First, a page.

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 A Resource Monitor for Delphi 1.x
See Also: Delphi Papers and Columns

Programming in Delphi is fun. It can also be dangerous, especially when it comes to freeing memory and resources. Although Delphi has a powerful mechanism of safeguarding the allocation and deallocation of memory and resources using a try-finally block, it's still up to the programming to do so. And in case you forget to deallocate a component, you'll lose memory and especially resources fast. How can we be sure our applications don't leak? We need a resource monitor, to watch things behind our back, and report the percentage of free resources to us. In this article, we'll design and implement a simple resource monitor that will be able to assist us in watching resource and memory leaks.

Free Resources
Windows itself can tell us how much resources are available (in percentages). The Windows 3.1 API function GetFreeSystemResources returns the percentage of free space for system resources. The declaration of the function is as follows:

  function GetFreeSystemResources(SysResource: Word): Word;
Where the SysResource parameter specifies the type of resource to be checked: GFSR_SYSTEMRESOURCES for the percentage of free space for system resources; GFSR_GDIRESOURCES for the percentage of free space for GDI resources (device-context handles, brushes, pens, regions, fonts, and bitmaps) or GFSR_USERRESOURCES for the percentage of free space for USER resources (window and menu handles).

Free Memory
In contrast to Windows Resources, we can ask Delphi how much memory is has available for our application. Like Turbo and Borland Pascal, this can be done using the MemAvail function from the system unit. Note that MemAvail does return the total amount of available memory, which is not necessary in one continuous block. If you need to know the biggest block of available memory, you should call MaxAvail instead.
Finally, it is important to know the amount of free memory below the 1Mbytes. This amount of free memory is needed for every executed Windows application, which explains why you can get the message "Insufficient memory to run application" on a 16Mb Pentium that says you have over 12Mb of memory and 60% of resources left.

Resource Monitor: Design
Now that we know what resource and memory information we'd like to display, let's talk about the form in which we would like to display this information. I've separated the information in two groups, as can be seen below. The first group, Memory, contains two labels, while the second group, Resources, contains three labels. The five labels will have captions that contain the actual values of MemAvail, BaseMem, Free System, User and GDI resources.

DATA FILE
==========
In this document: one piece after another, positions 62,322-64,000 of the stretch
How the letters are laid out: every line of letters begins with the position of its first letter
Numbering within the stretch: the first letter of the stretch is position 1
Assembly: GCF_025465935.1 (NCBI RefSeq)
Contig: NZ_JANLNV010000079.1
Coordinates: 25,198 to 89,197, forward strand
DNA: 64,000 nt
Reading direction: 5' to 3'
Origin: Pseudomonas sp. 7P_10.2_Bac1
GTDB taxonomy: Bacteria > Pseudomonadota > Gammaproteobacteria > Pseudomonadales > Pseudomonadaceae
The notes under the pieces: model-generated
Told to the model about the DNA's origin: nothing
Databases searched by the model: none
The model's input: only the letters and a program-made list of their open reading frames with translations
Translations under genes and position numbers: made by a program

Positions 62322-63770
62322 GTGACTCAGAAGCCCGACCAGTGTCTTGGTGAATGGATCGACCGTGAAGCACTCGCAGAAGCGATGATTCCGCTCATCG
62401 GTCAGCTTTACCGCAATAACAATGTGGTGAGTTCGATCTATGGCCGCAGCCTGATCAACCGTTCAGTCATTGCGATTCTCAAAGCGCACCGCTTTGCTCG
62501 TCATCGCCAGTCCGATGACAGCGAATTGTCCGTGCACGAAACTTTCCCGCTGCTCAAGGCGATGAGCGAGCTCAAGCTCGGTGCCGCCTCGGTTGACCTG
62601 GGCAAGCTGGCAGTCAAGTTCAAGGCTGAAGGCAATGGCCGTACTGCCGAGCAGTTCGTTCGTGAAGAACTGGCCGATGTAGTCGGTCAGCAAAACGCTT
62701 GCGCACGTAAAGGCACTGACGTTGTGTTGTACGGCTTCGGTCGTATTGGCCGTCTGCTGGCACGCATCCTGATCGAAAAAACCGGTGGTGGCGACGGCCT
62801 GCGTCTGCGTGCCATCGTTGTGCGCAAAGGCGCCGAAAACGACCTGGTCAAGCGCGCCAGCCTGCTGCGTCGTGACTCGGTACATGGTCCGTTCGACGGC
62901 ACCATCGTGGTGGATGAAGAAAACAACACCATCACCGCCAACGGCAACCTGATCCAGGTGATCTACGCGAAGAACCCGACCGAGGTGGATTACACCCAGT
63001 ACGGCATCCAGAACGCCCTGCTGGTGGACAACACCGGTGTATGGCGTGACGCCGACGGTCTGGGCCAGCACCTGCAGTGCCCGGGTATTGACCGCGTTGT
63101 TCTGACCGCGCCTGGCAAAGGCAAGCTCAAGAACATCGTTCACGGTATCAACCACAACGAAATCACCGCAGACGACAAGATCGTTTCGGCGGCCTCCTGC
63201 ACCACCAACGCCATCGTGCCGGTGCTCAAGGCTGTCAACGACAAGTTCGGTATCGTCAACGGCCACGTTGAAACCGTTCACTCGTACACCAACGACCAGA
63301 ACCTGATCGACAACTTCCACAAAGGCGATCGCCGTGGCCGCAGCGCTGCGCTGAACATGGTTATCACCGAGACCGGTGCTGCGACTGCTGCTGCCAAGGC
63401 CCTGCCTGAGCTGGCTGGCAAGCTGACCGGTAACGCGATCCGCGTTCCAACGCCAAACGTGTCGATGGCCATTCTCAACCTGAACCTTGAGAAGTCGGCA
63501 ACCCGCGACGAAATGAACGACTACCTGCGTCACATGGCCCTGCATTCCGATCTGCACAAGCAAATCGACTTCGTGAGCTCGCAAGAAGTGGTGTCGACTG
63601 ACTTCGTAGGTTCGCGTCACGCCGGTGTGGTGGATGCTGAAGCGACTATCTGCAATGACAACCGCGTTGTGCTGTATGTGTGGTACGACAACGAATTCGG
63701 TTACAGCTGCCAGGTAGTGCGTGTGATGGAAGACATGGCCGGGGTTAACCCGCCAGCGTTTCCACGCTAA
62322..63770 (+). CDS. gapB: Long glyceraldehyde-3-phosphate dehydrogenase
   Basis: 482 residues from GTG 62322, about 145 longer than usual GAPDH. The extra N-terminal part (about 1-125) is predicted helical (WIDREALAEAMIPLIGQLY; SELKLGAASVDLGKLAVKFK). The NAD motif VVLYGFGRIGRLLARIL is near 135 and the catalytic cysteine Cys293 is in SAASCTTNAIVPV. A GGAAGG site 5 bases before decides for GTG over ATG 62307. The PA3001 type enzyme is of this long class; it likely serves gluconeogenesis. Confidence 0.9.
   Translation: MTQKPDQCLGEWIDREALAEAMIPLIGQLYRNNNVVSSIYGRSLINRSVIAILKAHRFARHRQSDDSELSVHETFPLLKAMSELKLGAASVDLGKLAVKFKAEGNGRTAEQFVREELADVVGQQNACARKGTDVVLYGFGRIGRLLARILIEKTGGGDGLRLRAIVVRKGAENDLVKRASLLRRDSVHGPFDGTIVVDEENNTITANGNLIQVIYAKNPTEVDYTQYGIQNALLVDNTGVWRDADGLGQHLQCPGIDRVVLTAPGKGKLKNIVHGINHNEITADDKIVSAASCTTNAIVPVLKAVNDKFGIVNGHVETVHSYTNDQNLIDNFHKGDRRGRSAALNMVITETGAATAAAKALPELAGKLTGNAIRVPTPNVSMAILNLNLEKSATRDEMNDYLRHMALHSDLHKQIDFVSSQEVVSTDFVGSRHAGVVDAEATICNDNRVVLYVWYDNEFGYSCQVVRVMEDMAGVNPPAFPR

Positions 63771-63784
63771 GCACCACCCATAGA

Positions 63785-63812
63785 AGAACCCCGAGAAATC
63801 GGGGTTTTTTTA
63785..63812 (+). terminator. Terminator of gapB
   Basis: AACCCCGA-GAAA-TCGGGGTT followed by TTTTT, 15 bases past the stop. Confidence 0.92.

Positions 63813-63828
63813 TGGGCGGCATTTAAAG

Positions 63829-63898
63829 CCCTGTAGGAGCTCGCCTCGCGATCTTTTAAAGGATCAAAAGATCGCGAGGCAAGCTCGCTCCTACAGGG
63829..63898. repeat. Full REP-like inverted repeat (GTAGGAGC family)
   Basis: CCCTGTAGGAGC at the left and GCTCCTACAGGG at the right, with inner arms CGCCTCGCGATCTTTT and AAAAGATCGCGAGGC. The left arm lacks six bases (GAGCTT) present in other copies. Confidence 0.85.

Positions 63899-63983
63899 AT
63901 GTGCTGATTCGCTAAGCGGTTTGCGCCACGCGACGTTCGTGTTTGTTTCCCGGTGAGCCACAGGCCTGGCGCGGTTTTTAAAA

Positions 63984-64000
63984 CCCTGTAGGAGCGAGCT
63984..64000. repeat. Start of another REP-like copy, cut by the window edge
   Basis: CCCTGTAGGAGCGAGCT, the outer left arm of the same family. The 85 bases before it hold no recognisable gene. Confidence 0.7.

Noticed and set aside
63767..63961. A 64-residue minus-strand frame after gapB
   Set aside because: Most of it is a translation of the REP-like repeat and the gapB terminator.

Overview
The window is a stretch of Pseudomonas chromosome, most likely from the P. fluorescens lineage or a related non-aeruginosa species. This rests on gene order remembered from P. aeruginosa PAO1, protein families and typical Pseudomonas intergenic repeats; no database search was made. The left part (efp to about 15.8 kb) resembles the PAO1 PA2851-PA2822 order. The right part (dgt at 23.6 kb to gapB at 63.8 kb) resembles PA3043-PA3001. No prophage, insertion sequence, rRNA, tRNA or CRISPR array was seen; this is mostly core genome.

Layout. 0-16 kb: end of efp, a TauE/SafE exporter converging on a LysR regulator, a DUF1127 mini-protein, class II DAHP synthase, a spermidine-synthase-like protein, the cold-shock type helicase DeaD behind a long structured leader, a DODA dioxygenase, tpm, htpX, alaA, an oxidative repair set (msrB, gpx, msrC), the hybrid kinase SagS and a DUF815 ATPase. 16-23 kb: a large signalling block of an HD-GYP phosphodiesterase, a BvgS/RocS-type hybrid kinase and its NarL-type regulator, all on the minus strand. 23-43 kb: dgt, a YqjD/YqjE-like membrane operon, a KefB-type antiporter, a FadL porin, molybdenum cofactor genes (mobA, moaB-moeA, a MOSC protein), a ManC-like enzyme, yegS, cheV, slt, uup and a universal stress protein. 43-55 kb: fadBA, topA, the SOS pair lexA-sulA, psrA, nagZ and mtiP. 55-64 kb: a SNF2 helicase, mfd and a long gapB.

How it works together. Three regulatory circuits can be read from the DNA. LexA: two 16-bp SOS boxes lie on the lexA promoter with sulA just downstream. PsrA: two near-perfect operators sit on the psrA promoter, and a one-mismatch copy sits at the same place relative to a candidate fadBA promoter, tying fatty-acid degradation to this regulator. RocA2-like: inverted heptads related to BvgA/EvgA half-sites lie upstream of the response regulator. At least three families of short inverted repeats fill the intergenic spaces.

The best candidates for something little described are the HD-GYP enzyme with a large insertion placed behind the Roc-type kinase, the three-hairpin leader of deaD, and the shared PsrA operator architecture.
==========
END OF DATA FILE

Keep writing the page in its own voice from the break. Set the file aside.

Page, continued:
The source code for the form declaration is as follows:

 unit Monform;
 interface
 uses
   SysUtils, WinTypes, WinProcs, Messages, Classes, Graphics, Controls,
   Forms, Dialogs, ExtCtrls, StdCtrls;

 Type
   TFormResourceMonitor = class(TForm)
     GroupBoxMemory: TGroupBox;
     GroupBoxResources: TGroupBox;
     LabelMemAvail: TLabel;
     LabelBaseMem: TLabel;
     LabelFreeSystemResources: TLabel;
     LabelFreeUserResources: TLabel;
     LabelFreeGDIResources: TLabel;
     Timer1: TTimer;
     X: TLabel;
     procedure Timer1Timer(Sender: TObject);
   private
     { Private declarations }
   public
     { Public declarations }
   end;

 var
   FormResourceMonitor: TFormResourceMonitor;

Resource Monitor: Implementation
Of course, the resource and memory information needs to be updated frequently on the form. In order to ensure a constant and continues accurate display of this information, we also need a timer component (from the System page on the component palette). It's the timer's OnTimer event that will update the five labels for us (see procedure Timer1Timer in the following listing).

 implementation
 uses ToolHelp;
 {$R *.DFM}

   procedure TFormResourceMonitor.Timer1Timer(Sender: TObject);
   var Tmp: String;
       BaseMem: LongInt;
   begin
     { free memory }
     FmtStr(Tmp,'MemAvail: %d KBytes',[MemAvail div 1024]);
     LabelMemAvail.Caption := Tmp;
     FmtStr(Tmp,'Base Mem: %d KBytes (%d)',[GetBaseMem div 1024,GetBaseMem]);
     LabelBaseMem.Caption := Tmp;
     { free resources }
     FmtStr(Tmp,'Free System Resources: %d%%',
            [GetFreeSystemResources(gfsr_SystemResources)]);
     LabelFreeSystemResources.Caption := Tmp;
     FmtStr(Tmp,'Free User Resources: %d%%',
            [GetFreeSystemResources(gfsr_UserResources)]);
     LabelFreeUserResources.Caption := Tmp;
     FmtStr(Tmp,'Free GDI Resources: %d%%',